Expose fake jewelry by density testing with a cup of water and a scale

In our last blog post we warned about scammers that sell deceptively real looking fake jewelry. The jewelry had “18 KT” hallmarks and the gold plating was applied to brass as a non-magnetic base material so it would pass a simple test with a magnet.
In this blog post we will show you how to identify even these non-magnetic fake jewelry pieces with simple means. All you need is a cup of water, a string and a precise kitchen scale.

How can one expose fakes like these?
We can compare the density of the jewelry to a reference list.
But what is “density”?
The density of an object is found by dividing the mass (weight) of an object by its volume. Objects made from the same material will therefore always have the same density.
How can we use that to check if an item is plated or real?
Let’s say a ring is made of 24 KT gold, it will then have a different density than if the same ring was made of 99% brass as a base and only 1% gold plated on top.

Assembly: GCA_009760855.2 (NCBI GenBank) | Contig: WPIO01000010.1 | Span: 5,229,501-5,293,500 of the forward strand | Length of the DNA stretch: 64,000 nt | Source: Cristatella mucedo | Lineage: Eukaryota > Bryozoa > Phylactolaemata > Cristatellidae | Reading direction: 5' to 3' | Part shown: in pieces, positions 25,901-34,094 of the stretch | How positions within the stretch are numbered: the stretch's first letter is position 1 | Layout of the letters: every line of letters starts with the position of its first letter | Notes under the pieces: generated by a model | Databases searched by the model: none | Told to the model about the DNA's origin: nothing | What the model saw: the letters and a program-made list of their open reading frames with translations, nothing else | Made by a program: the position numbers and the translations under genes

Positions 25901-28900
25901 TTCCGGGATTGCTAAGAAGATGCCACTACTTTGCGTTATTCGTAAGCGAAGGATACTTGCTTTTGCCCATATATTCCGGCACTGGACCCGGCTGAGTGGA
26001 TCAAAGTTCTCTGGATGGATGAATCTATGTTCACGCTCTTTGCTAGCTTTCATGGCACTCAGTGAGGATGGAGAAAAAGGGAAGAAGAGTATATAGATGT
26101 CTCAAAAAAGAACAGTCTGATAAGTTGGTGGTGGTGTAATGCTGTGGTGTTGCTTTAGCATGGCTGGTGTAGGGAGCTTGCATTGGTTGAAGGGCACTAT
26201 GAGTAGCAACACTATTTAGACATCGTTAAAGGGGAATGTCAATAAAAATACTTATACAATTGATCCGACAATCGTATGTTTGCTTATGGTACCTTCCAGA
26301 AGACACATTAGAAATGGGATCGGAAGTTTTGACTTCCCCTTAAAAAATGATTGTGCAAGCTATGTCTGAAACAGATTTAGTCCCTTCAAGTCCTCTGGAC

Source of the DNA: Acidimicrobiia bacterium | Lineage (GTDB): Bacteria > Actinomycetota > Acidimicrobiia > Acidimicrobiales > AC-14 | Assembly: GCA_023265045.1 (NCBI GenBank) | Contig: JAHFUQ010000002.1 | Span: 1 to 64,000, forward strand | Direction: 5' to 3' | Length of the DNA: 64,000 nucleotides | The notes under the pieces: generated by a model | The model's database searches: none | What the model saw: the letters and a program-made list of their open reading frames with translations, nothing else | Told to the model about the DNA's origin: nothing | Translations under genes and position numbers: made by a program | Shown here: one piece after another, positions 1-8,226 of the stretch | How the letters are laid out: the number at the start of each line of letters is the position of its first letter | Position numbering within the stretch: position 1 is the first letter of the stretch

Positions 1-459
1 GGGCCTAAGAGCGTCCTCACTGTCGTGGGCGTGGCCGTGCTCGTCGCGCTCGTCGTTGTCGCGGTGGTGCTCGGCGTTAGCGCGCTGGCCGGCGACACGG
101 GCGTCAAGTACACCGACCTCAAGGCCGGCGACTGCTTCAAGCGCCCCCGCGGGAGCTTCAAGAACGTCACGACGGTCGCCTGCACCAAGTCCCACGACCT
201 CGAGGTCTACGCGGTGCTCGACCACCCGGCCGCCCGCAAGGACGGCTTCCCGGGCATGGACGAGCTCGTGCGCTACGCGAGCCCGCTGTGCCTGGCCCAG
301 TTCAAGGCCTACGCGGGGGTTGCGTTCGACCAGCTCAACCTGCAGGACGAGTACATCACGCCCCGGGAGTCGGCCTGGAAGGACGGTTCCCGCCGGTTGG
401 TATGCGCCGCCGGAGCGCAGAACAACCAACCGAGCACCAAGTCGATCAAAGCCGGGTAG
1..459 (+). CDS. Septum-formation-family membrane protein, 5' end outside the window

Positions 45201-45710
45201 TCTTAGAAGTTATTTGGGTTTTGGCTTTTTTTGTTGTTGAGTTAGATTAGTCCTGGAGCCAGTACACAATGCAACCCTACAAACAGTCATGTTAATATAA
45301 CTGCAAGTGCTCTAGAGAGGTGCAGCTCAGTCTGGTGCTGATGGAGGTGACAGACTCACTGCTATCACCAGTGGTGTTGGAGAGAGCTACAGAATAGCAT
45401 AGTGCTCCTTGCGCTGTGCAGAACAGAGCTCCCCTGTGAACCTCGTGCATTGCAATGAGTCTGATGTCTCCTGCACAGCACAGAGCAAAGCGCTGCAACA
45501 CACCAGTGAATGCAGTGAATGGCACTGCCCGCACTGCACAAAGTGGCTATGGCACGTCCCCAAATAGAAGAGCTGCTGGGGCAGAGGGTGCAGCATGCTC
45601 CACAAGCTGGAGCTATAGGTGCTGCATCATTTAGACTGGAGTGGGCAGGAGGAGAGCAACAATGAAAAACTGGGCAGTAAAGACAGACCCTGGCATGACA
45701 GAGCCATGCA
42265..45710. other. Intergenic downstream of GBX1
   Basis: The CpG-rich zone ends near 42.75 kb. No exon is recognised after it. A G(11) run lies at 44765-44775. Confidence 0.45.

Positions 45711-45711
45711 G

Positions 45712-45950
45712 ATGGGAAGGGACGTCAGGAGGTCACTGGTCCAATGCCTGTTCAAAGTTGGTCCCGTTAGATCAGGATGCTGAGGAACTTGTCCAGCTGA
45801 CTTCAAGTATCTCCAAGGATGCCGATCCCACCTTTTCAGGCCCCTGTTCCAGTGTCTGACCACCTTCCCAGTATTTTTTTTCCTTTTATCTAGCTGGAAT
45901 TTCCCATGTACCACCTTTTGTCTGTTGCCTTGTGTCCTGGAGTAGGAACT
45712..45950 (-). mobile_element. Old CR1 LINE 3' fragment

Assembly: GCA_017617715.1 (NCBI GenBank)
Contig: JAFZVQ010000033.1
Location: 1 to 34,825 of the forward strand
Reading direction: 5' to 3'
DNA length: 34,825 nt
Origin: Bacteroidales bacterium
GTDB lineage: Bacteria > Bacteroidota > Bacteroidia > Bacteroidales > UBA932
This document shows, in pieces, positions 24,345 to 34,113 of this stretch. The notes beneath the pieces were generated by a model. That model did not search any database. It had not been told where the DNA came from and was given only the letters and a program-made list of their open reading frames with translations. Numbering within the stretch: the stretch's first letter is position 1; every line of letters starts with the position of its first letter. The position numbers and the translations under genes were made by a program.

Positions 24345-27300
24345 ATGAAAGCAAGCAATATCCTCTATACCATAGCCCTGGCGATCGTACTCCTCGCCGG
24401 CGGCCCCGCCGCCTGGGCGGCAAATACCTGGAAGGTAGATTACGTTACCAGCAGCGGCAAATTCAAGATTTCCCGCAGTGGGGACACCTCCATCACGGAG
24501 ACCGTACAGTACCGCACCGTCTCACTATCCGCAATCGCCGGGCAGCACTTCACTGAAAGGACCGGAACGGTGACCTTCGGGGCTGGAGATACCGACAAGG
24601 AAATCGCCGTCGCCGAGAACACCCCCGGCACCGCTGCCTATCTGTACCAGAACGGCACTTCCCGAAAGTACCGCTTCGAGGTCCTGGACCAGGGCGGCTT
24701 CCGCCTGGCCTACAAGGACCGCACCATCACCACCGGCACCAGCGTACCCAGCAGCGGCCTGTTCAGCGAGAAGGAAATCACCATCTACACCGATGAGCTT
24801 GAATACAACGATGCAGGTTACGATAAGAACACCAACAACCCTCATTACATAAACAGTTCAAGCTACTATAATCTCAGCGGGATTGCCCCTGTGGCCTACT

How do we get the mass of a jewelry piece?
We simply weigh it on an electronic kitchen scale with a resolution of 0.01 g or better which you can get on Amazon or even your local Walmart for $ 20 – $ 50. Depending on how much gold you’re looking to sell or buy, this can be a good investment to avoid being scammed.
And how do we get the volume of that item?
That’s where it can get tricky. For a cube we can simply measure all three sides (height, width and depth) with a ruler and multiply them by each other.
But we can’t measure the volume of a complex shaped object like a ring with a ruler, can we?